PhotobucketSorry this is so late. Had a much better week in regards to my reading.  While I didn't really read that much on Monday, I was able to read quite a bit on Tuesday and even though I haven't read as much as I had on Tuesday or Wednesday, I have been thinking a lot about reading and books a lot more and am more inclined to read now on a regular basis.  While it may take some more time to get me reading on a regular basis, I have feeling that I have gotten over the hump in regards to my reading.

While I haven't finished a regular adult novel, I am feeling much better in regards to my reading and am hoping that this week I can get some more done.

1) The Dirty Cowboy by Amy Timberlake (review)

Saturday, May 19, 2012

Saturday Snapshot (May 19)

Saturday Snapshot is hosted by Alyce @ AT Home With Books.
Photos can be old or new, and be of any subject as long as they are clean and appropriate for all eyes to see. How much detail you give in the caption is entirely up to you. Please don't post random photos that you find online.


If you are wondering what that is, its the Starbucks Gold Card and I got mine this past week.  I am looking forward to using it sometime soon.

Friday, May 18, 2012

#boutofbooks Update #4

Bout of Books Read-a-Thon

Didn't read as much as I did yesterday (Thursday), but I am slowly getting into a groove of reading on a more regular basis.  The reason that this is significant is because I haven't really read for the past few months (at least since the end of February) and I am really starting to find my groove again and am actually looking forward to reading again and not feeling its like a chore.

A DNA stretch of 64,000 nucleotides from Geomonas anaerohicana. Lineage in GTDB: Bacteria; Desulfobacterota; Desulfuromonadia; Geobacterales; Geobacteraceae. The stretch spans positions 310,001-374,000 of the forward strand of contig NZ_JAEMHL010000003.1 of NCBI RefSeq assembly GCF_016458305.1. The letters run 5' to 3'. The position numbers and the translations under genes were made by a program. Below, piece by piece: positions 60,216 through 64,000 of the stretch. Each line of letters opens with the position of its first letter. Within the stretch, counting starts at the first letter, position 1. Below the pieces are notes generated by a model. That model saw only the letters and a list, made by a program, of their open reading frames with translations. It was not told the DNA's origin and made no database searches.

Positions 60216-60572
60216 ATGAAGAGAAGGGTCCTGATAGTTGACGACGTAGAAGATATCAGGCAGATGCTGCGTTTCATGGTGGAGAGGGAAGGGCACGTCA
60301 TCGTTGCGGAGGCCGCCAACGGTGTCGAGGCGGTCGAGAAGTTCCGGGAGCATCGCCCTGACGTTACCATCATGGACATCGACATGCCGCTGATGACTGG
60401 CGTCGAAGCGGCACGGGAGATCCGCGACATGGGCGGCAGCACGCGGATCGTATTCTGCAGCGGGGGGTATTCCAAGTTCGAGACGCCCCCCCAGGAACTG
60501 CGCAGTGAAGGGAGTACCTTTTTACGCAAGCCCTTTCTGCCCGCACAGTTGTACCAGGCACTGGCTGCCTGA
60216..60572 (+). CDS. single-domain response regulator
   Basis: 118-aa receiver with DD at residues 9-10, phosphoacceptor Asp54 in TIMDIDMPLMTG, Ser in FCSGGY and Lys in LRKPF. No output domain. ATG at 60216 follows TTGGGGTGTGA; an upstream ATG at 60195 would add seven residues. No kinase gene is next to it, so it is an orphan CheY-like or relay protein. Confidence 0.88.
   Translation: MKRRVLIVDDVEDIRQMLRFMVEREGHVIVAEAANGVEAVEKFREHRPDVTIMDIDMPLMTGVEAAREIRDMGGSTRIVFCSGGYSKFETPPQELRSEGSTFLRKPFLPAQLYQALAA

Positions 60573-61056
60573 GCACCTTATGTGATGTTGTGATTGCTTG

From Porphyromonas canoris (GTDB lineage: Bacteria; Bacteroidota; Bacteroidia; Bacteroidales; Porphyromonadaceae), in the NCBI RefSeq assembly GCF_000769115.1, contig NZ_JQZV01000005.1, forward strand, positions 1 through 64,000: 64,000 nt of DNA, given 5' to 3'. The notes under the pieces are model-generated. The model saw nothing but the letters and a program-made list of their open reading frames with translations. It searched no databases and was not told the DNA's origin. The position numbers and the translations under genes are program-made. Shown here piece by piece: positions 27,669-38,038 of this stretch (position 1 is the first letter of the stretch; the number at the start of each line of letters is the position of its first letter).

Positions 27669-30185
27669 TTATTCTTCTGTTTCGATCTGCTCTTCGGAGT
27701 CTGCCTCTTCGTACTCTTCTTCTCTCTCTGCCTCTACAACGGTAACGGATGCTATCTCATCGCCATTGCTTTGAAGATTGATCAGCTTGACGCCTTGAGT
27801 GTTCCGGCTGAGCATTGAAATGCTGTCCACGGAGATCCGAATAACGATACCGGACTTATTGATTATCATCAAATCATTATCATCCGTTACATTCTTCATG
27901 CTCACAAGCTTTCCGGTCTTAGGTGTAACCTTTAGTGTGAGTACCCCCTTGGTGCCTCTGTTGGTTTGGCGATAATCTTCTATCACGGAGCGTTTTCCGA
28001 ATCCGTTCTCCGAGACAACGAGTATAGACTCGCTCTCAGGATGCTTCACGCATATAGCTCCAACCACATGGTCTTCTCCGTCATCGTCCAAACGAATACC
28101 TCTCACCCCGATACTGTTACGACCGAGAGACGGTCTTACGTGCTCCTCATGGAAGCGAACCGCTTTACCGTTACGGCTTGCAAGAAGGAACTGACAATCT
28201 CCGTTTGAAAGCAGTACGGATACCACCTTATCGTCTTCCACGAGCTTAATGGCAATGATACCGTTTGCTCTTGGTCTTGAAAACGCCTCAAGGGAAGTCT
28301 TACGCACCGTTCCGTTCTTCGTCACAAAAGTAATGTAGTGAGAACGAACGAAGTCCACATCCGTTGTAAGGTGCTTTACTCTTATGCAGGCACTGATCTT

Read a bit of Harry Potter and the Goblet of Fire and started Devil in the White City and have gotten almost half-way through The Descendants, of which I am seeing a lot of the movie as I read it.  I know I have to update what I am reading segment on my blog, but because I haven't really paid too much attention to that part of my blog, I haven't updated it.  I am thinking I may just go and see if I can finish The Descendants before I head to sleep tonight (its an easy enough read that if I go and get something to drink, I think I can get it done, but then I can probably finish it tomorrow afternoon or evening).

Thursday, May 17, 2012

#boutofbooks 4.0 Update #3

Bout of Books Read-a-Thon

I don't know how many pages I read today, as I read a number of my books on my e-readers (yes, I have two) and because they don't have pagination like in a tradition paper book copy, I couldn't say exactly how many pages I did read.  But I probably read close to about 2 and a half hours, as I read the majority of the books with audio versions while reading the words on the "pages".

I am also going to do some reading this evening while I am watching stuff on Food Network...

#bookbloggerhop (May 18-24)